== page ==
Programming Microsoft ASP.NET 4 is a well-written guide to the architecture and implementation of Microsoft’s ASP.NET platform. It would be most useful to experienced ASP.NET developers as it does not cover the basics of ASP.NET, and does require the use of a modern Microsoft operating system (Windows 7, etc) to perform any “hands on” activities.
Developers who are currently using “classic” ASP.NET techniques may wish to read this book for a view of at least one view of the platform’s future, that is a movement away from forms and toward model-view-controller (MVC). The author lays out his reasoning in a logical manner and explores the justifications as to why Web Forms, while not quite dead yet, may not be the foundation you should choose for your next project.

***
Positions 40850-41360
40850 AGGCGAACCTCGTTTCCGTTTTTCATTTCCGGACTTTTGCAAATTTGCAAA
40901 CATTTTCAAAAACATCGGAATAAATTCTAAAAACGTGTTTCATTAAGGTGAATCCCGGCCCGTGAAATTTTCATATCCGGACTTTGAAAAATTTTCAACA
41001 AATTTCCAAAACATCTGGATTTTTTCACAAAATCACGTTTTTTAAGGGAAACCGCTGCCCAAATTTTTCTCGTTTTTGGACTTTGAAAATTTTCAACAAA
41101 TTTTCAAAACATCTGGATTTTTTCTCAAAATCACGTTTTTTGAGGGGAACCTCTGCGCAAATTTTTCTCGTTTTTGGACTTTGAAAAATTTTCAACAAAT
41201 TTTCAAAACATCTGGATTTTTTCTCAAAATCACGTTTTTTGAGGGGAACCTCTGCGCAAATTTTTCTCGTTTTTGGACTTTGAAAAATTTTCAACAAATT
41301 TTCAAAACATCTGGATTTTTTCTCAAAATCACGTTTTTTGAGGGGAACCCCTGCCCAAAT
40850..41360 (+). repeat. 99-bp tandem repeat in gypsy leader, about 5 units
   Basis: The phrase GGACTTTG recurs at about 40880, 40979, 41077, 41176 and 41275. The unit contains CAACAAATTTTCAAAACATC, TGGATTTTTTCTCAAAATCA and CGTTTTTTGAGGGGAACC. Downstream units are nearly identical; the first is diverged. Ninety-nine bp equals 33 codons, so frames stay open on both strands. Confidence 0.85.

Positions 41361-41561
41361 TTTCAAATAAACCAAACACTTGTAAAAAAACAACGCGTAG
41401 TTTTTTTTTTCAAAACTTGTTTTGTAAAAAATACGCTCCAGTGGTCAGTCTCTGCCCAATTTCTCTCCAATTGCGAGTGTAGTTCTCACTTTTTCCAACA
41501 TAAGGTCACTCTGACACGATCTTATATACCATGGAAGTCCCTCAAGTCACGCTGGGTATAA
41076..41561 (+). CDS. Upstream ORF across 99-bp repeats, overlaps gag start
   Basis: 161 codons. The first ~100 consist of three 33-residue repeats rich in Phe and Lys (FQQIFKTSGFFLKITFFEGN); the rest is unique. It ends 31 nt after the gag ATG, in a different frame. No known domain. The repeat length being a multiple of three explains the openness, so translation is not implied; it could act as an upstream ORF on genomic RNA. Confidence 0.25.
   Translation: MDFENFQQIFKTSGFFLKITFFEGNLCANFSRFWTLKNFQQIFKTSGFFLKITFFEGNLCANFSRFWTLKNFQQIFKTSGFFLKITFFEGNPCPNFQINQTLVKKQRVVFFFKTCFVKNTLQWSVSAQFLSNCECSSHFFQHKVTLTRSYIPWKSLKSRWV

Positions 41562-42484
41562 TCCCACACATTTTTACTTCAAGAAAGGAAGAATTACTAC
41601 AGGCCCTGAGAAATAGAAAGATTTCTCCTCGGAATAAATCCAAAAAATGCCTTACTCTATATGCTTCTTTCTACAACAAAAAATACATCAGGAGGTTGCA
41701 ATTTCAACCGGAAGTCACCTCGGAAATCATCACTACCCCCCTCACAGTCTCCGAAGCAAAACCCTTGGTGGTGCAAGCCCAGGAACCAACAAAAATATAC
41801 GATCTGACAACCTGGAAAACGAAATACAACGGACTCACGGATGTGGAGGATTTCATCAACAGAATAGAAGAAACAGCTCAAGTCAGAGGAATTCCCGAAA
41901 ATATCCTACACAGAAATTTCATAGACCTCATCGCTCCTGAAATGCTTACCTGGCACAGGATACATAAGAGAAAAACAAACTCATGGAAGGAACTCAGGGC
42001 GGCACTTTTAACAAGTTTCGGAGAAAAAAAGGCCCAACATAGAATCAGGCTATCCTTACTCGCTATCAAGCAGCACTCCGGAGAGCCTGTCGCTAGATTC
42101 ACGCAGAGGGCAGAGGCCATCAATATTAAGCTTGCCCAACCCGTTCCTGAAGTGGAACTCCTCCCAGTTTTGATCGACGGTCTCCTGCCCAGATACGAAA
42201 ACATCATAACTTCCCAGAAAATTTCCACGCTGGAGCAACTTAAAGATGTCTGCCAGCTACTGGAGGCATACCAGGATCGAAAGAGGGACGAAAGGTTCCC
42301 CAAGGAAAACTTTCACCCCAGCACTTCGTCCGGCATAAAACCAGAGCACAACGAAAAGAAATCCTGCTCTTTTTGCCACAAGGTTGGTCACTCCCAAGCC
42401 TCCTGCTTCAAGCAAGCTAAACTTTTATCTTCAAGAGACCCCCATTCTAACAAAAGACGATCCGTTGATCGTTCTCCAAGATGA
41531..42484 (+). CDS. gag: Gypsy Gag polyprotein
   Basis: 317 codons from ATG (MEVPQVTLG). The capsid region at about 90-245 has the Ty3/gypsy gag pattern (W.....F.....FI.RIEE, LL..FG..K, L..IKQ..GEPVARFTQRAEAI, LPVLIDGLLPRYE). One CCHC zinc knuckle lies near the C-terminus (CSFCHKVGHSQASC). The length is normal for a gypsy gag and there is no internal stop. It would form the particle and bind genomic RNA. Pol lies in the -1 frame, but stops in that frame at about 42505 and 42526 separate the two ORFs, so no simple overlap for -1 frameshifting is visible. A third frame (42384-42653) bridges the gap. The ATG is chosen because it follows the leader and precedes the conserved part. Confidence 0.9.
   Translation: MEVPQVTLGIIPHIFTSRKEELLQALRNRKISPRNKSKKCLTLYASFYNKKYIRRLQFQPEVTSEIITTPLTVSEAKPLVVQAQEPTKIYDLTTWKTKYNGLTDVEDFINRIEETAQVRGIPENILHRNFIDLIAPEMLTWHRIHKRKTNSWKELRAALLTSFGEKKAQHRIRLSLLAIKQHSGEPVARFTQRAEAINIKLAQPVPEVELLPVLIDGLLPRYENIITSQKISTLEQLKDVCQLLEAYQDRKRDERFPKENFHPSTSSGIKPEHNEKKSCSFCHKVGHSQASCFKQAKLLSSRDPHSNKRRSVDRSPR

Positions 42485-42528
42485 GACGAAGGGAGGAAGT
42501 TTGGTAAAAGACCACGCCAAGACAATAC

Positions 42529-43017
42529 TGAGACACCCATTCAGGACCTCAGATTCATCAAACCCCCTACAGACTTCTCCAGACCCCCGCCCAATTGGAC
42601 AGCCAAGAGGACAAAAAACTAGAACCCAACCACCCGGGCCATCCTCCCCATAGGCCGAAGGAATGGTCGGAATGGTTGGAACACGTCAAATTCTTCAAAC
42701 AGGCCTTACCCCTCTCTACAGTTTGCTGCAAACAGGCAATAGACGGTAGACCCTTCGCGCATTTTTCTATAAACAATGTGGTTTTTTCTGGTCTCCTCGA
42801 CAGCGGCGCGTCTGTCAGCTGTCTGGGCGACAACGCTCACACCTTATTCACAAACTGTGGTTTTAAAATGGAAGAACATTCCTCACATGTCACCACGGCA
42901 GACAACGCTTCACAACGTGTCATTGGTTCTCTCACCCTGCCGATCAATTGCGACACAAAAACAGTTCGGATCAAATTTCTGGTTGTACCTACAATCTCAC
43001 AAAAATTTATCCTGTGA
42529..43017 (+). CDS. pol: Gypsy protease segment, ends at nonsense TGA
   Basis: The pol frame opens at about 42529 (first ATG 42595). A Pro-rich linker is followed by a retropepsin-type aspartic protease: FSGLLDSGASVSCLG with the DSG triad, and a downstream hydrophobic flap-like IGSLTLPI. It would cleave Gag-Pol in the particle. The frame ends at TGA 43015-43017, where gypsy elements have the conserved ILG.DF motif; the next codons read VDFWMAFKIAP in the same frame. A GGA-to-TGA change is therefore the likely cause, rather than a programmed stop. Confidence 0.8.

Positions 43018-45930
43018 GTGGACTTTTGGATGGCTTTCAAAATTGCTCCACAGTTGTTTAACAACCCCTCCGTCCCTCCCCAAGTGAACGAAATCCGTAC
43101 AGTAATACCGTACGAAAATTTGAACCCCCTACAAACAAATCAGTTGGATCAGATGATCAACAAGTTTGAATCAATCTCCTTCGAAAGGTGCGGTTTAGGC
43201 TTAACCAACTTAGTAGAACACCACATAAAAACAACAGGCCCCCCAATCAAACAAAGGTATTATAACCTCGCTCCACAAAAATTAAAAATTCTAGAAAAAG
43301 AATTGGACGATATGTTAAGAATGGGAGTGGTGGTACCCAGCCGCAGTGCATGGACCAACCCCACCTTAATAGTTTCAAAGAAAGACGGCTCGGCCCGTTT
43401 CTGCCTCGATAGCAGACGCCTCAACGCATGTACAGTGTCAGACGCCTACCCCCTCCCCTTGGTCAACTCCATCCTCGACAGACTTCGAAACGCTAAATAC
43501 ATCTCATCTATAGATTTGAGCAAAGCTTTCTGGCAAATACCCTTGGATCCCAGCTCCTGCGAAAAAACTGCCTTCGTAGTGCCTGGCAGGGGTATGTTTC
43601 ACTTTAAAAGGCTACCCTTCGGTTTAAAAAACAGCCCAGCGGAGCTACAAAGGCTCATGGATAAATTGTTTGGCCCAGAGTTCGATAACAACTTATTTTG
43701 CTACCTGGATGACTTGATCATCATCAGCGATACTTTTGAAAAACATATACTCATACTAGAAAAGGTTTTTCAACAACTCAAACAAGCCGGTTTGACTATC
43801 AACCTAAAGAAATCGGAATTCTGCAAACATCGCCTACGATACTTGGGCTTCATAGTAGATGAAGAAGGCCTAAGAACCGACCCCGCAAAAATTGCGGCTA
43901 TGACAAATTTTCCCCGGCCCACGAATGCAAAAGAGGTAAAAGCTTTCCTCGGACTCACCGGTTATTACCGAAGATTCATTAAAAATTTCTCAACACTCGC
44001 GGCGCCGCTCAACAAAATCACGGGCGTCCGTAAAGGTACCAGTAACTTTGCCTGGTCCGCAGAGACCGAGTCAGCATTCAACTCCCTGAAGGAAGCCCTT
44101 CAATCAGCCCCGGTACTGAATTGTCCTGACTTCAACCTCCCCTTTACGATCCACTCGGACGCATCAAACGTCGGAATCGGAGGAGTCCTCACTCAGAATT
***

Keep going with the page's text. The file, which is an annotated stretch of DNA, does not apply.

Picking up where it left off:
For those who are happy with Forms/classic, the book still provides good, in-depth walkthroughs of the anatomy and function of ASP.NET. Architects would probably find this a must-read, and it could be useful to technical project managers who deal with Microsoft platforms.
Dino Esposito is, as usual, an engaging author who has a knack of making this material, which can admittedly be dry, into an enjoyable read. I have several of his earlier works and usually retain them as reference materials after the first read; this book should follow that pattern as well.